In recent years, the Information and Communications Technology (ICT) industry has valued the LEO communication satellite constellations due to its global communications advantages and limited orbital resources. Companies such as Space X, Boeing, and Oneweb have been carrying out LEO satellite launch plans [1]. Many advantages of satellite communication are difficult to realize in terrestrial communication systems. First, satellite communication networks are high-stable and are not destroyed by earthquakes, fires, tsunamis, and other natural disasters. Second, satellite communication networks can achieve seamless global coverage, then can provide low-cost broadband services for deserts, oceans, forests, and other extremely remote areas. During the second quarter of 2021, the Internet performance test application developer of Ookla launched a global test on the Starlink network, the test showed that Starlink was able to provide bandwidth of 15 Mbps for uplink, 100 Mbps for downlink, and 30 to 50 ms delay [2].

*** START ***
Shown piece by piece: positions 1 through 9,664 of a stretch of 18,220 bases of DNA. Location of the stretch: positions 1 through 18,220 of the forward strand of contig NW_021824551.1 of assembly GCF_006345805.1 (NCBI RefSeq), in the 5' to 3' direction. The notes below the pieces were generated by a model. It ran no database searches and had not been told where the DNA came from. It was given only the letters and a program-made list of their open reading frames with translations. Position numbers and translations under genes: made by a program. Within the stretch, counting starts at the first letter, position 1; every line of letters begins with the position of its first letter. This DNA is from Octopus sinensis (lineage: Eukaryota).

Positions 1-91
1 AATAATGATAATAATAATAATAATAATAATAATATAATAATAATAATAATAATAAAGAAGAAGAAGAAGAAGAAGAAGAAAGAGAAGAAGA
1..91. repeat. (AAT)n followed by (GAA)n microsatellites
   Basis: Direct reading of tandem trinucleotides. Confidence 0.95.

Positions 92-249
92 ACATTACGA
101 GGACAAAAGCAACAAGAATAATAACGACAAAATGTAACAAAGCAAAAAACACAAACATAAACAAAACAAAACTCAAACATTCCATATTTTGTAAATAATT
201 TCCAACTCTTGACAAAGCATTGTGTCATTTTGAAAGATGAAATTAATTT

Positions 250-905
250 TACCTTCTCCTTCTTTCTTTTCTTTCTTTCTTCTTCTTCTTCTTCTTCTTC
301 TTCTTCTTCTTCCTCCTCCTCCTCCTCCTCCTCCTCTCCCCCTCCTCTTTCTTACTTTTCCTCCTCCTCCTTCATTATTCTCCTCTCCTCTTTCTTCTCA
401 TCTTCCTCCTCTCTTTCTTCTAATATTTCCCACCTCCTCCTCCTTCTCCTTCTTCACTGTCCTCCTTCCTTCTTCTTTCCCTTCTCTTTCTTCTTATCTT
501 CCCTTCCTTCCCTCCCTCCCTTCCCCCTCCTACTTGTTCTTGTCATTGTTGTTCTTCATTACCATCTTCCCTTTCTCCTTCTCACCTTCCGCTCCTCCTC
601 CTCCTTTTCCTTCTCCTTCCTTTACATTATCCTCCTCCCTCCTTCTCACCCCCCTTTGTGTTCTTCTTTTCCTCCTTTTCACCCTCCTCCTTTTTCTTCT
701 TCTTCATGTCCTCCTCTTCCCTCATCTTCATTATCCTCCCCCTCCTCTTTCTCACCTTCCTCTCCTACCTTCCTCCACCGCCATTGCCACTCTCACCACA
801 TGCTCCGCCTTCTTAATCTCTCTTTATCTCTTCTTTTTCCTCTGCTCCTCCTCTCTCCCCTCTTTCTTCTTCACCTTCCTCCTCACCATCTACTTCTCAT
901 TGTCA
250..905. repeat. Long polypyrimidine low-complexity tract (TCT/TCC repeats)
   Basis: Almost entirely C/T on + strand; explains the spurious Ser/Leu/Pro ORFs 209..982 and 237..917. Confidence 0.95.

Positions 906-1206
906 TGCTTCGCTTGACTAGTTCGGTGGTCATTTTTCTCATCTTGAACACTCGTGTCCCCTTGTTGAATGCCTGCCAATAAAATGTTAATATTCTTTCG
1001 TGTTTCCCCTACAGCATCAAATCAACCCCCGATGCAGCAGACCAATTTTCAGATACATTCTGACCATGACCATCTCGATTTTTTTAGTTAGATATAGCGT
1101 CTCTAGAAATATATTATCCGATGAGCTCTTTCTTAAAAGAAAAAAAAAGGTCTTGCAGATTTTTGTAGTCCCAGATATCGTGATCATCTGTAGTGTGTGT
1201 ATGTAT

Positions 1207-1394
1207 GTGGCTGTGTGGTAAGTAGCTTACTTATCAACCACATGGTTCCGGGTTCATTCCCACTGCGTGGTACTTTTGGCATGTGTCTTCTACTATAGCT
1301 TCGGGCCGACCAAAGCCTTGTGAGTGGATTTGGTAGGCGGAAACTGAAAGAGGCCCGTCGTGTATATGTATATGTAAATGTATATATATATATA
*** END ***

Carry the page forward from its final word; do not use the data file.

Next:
At this stage, all LEO satellite constellations do not have complete inter-satellite links, the transmission between two adjacent satellites relies on ground station relay services. In the same time, some satellite systems use microwave links, such as the United States Tracking and Data Relay Satellite System and Chinese Tianlian-1 satellite system. The microwave links of these satellites can achieve a maximum data volume of G bps, which basically meets the QoS for communication, navigation, and remote sensing. But the high-throughput links still face some challenges, such as narrow bandwidth, low rate, large transmitting antenna volume, and high power consumption. With the development of optical tracking, optical capture [3], the two-way laser link achieves 5.625 Gbps communication between the TerraSAR-X satellite and the Near Field Infrared Experiment satellite, the two-way laser link achieves 1.8 Gbps communication in the European Data Relay Satellite System. Compared with microwave communication, laser communication has the advantages of [4] high transmission efficiency, low power consumption, lightweight, etc. However, the huge relative motion between different-orbit satellites makes laser alignment very difficult, the fast-developing Starlink only announced the success of the laser link test in the same orbit in September 2020 [5]. Therefore, the same-orbit laser link and different-orbit microwave link are the development trend of inter-satellite links.